Found along coastlines of the UK and northern France near estuaries and rocky pools as well as marshland. Samphire has small green branches with tips – like a small salty asparagus, and is indeed often known as sea asparagus. Blanching or steaming removes some of the salty flavour.
Fresh is best between May and September, after which it can be too woody. It is also pickled, which is available year round.
Seaweed is among the richest sources of vitamins on earth and retains a concentration of minerals, fibres and proteins.
It is especially suited to accompany fish or shellfish and is very easy to use. Simply rinse 2/3 times in fresh, cold water and then soak for 5 minutes. There are about five and a half thousand species of Seaweed but here are the more popular types of edible Seaweed most suited to cooking, classified in 3 colour categories – Brown, Red and Green.
Brown (becomes green after cooking)
Kombu – Also known as Neptune’s Belt or Kelp.
Kombu is delicious in soups and its wide strands make it ideal for making papillotes and wrapping whole fish with it to bring out some extra flavour.
Wakame – Has an almost oyster flavour, suited to soups and salads and is the best-suited seaweed for serving as a vegetable dish.
Used in Japanese miso soup.
Sea Spaghetti – This long, almost flat, spaghetti-like seaweed is also known as ‘sea thong’.
Pan-fried for a few minutes with garlic, salt and pepper, Sea Spaghetti makes a great accompaniment to a portion of fish and is great with Scallops. Use like a green bean, they are ideal for mixing into pasta and salads.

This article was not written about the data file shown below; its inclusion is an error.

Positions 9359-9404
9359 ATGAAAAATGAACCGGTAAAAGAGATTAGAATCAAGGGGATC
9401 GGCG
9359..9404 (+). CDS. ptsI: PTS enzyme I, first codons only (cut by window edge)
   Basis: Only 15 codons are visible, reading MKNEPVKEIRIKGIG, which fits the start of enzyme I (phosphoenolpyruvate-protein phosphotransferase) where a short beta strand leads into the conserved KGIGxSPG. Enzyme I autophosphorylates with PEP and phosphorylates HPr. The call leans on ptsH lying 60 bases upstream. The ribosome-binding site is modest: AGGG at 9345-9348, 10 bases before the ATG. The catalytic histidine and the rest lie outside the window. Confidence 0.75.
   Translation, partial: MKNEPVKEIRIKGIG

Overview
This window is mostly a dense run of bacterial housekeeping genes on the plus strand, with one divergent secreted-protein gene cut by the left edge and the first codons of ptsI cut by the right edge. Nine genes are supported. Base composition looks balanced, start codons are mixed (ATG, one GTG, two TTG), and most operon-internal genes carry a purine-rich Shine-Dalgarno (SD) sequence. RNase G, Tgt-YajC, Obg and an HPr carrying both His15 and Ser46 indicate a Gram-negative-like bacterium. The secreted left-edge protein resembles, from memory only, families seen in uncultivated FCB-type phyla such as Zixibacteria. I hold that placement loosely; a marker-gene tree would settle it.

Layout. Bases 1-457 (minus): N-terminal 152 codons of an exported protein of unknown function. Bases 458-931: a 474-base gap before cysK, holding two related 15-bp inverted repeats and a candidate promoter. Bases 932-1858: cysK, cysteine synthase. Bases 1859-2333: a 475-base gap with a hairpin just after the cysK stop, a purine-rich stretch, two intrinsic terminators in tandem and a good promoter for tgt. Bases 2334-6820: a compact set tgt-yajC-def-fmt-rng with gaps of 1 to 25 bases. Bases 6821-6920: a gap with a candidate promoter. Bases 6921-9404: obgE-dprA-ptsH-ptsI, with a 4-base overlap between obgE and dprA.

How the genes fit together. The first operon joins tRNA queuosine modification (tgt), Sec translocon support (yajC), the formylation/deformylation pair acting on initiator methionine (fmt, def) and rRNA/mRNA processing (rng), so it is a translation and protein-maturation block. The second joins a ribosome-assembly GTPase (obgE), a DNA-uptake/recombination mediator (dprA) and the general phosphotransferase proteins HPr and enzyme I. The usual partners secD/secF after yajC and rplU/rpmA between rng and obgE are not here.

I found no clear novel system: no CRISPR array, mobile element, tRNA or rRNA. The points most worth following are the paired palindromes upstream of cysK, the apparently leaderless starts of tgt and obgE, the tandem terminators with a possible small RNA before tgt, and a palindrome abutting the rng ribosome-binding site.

Dulse – Has a slightly crunchy, nutty taste and is very popular in Ireland, where it is called Dillisk. It can be served raw with a normal salad, added to a stir-fry, or used to enhance the flavours of a fish pie.
Carrageen – Often called Irish Moss, Carrageen is very common around the European and American
coastline. The colour is rich, dark red but, once dried in the open air, it bleaches to a creamy colour. Carrageen is well known for its gelling qualities, and is often used in place of gelatine in sorbets, ice cream, chocolate, cheese and instant soups.
Nori – Also known as laver or purple laver,
Nori belongs to the red seaweed family, but becomes black or green when dry. Dried and pressed, Nori is widely used by the Japanese in sushi, and of course it’s also the used for the famous Welsh and Barnstaple laver bread.
Sea Lettuce – The most popular seaweed, sometimes known as green laver, it has a taste almost
like sorrel, and is delicious in a salad or soup. Like Kombu, the wide leaf shape is good for wrapping round a portion of fish and gently steaming. You can deep-fry it too for some real crispy seaweed.